Swiss Cellars - Switzerland . Valais Valais is Switzerland’s 3rd largest canton (state) with an area of 5,200 km2 (1,285,000 acres). Located in southwestern Switzerland, most of its territory is part of the Swiss Alps. The Rhône river, one of Europe’s most important river, takes its source at the Rhône glacier in eastern Valais, and flows westbound through the canton’s main valley. Valais’ main vineyards are located on slopes along the river banks over a span of approximately 100km (62mi). Valais is Switzerland’s main wine region with approximately 1/3 of the country’s production.
Swiss Wine Page [ back | Home Page ] West Switzerland comprises the cantons of Geneva, Vaud, Neuchâtel, Fribourg, Bern and Jura. It is the largest wine-growing region of Switzerland in terms of quantity of production and extent of the region. The area profits from the climate of the big lakes (Lake of Geneva, Lake of Bienne, Lake of Thun) regulating the temperature and storing the heat. The diversity of the conditions of the soil in this region is striking: there is moraine, gneiss, clay, limestone and a variety of minerals which provide the wine with its individual character. The most popular cutting system, with only a few exceptions, is the Gobelet-cut. The largest part of the white wine production is Chasselas with Riesling-Sylvaner in second position. The big wine cellars cover the largest part of the production, the cooperatives and the wine-growers process a minor amount of the vintage. WebMastering by QUARAS First WebDesign by minick
Swiss Wine Page [ back | Home Page ] The Valais is the valley of the Rhone river. Protected by the Alps it borders West Switzerland in the North, Italy and France in the South. With an average of 2,100 hours of sunshine per year it reaches the maximum in Switzerland. Typical of the Valais are the many different micro-climates, due to the complex soil structure and the local winds. Chasselas (also called Fendant) provides with 45% the largest amount of the production of white wines; Sylvaner, which is sold as Johannisberg, taking second position.The other types of vines count as specialities of the Valais: Amigné, Arvine, Humagne Blanc, Rèze, Marsanne Blanche, Muscat and Savagnin Blanc (Heida). The classic system of the vine-cut in the Valais is the Gobelet-cut. WebMastering by QUARAS First WebDesign by minick Thanks to Silvia Kuebler, Zurich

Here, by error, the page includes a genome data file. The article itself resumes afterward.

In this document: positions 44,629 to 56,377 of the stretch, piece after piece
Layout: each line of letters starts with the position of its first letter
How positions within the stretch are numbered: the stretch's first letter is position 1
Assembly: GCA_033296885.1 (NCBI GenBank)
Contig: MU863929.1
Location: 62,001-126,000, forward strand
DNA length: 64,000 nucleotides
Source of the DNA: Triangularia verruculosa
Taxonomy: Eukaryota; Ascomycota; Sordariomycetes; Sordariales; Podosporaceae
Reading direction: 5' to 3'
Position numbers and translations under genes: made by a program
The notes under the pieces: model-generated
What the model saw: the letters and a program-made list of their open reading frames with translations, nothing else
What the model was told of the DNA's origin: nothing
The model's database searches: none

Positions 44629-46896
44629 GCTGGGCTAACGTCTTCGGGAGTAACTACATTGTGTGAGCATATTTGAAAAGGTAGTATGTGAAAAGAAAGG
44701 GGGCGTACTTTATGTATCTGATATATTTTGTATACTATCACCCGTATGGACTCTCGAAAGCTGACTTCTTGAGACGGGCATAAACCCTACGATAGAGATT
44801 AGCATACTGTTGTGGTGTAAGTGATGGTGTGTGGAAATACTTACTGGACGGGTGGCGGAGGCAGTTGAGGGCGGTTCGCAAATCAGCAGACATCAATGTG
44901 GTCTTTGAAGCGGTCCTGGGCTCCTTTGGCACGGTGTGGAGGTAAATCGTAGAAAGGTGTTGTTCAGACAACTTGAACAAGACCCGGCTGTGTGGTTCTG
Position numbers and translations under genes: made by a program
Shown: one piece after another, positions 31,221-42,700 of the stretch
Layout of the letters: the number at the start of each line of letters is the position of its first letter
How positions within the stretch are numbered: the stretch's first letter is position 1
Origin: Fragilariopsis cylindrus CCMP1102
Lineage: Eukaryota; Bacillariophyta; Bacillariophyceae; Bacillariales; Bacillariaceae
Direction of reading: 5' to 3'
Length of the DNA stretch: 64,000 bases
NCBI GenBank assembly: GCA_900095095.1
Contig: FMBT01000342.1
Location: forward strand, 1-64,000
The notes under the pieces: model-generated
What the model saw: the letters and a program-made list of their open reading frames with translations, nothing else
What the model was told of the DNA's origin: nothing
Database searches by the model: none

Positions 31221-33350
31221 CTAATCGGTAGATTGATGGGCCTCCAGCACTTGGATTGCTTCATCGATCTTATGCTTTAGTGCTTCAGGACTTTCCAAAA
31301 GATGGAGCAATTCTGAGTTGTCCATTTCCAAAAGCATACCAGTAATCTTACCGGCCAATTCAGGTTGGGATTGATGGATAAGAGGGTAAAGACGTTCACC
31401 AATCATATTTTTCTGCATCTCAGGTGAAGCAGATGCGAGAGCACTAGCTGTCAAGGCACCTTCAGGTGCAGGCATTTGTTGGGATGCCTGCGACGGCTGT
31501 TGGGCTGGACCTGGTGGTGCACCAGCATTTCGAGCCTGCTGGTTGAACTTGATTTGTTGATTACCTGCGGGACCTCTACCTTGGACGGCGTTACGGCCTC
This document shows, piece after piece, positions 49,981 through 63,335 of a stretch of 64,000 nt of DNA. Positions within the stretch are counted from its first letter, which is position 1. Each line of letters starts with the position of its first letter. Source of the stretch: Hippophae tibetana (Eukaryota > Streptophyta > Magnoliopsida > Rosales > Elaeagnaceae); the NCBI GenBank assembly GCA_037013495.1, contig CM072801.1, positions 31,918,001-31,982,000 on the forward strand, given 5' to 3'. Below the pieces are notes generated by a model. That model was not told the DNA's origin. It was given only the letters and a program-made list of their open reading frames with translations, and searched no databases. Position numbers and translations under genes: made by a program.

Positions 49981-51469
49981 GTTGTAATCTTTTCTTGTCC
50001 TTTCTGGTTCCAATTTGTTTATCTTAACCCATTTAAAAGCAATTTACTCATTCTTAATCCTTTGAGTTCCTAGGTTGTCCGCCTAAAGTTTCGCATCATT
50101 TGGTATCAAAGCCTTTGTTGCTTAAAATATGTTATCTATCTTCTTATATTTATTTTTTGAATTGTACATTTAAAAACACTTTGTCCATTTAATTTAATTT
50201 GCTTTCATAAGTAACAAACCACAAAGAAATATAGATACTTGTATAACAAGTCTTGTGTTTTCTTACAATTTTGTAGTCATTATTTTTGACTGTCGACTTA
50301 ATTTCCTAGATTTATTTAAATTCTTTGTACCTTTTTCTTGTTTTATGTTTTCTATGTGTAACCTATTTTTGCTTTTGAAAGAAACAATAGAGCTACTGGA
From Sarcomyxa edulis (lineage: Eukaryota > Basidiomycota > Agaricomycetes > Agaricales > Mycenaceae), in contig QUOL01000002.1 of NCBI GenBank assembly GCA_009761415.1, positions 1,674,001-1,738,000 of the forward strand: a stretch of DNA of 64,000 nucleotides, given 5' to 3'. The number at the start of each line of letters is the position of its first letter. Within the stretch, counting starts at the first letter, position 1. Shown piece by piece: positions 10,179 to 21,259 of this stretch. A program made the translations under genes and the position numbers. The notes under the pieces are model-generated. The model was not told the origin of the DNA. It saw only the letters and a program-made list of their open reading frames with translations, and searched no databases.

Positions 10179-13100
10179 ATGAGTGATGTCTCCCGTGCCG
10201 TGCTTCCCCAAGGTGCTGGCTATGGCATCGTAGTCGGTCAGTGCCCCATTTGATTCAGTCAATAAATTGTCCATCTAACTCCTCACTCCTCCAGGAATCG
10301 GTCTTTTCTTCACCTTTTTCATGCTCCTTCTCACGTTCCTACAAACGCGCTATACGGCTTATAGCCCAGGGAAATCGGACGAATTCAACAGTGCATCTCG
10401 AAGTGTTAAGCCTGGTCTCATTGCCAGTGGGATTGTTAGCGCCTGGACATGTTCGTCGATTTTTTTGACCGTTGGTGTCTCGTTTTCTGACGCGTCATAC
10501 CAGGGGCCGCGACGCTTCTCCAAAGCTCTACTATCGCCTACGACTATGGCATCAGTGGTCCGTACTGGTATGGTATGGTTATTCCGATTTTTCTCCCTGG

Valais Wine Valais is the largest wine region in Switzerland, and is responsible for almost half of the nation's total wine production. Located in the mountainous south-western corner of this small country, the main vineyard area of Valais runs east-north-east for 30 miles (50km) from Martigny to just beyond Sierre. Beyond this is a less densely planted section, which follows the valley due east between Leuk (Loeche in French) and Visp (Viege). In 2010, the Valais region was planted with just over 12,300 acres (5000ha) of vineyards, representing 40% of Switzerland's white vine plantings and fractionally less of its reds. The Alpine vineyards of Valais The vines here are owned and tended by an impressive number of independent vignerons – more than 20,000 – most of whom sell their grapes under contract or group together as co-operatives. Pinot Noir is king here and Valais-based plantings of the grape outnumber those of every other red variety in the German-speaking part of Switzerland.
Swiss Wine Online The Valais has the largest number of hectares cultivated to grapevine in Switzerland – and for a good reason. With high mountains to the North, East and South, it is very sheltered and the winds (Föhn) that blow over these mountains are dry and warm as they make it down into the valley and accelerate the growth of the grapes. The Valais receives the least amount of rain and the most amount of sun out of all the wine regions in Switzerland. The vineyards stretch almost continuously from the town of Varen down to Martigny. They range from flat areas on the valley floor to steep, picturesque plots at inclinations up to 90%, spanning an altitude range from 460 meters to 1150 meters above sea level in the Visperterminen. There is a long tradition in the Valais for making dessert wines. A popular red wine from the Valais is Dole, which is a red wine assemblage that is to 85% produced from Pinot Noir and Gamay.
Winemakers' Federation of Australia - Home A Searchable Database of Online Scholarly Journals CELLAR DOOR SERVICE AND THE WINE TOURISM EXPERIENCE: A VITAL INGREDIENT FOR FUTURE GROWTH AND SUCCESS Wine Production and Tourism—Adding Service to a Perfect Partnership Martin A. O’Neill and Adrian Palmer Background Wine tourism is now acknowledged as a growing area of special-interest tourism throughout the world, and it is an increasingly important tourism component of for many wine-producing regions. 1 With its wide range of benefits, including foreign-exchange earnings, the creation of both full- and part-time jobs, and the generation of secondary economic activity, wine tourism is emerging as a lucrative industry sector with the ability to generate substantial long-term wealth and sustain steady tourism growth for these regions. An Overview of Wine Tourism As we stated at the outset, wine tourism has emerged as a strong and growing area of special-interest tourism throughout the world, and is now seen as an increasingly important component of the tourism product of most wine-producing countries. Understanding Visitor Perceptions Research Methodology Research Sample and Setting Exhibit 1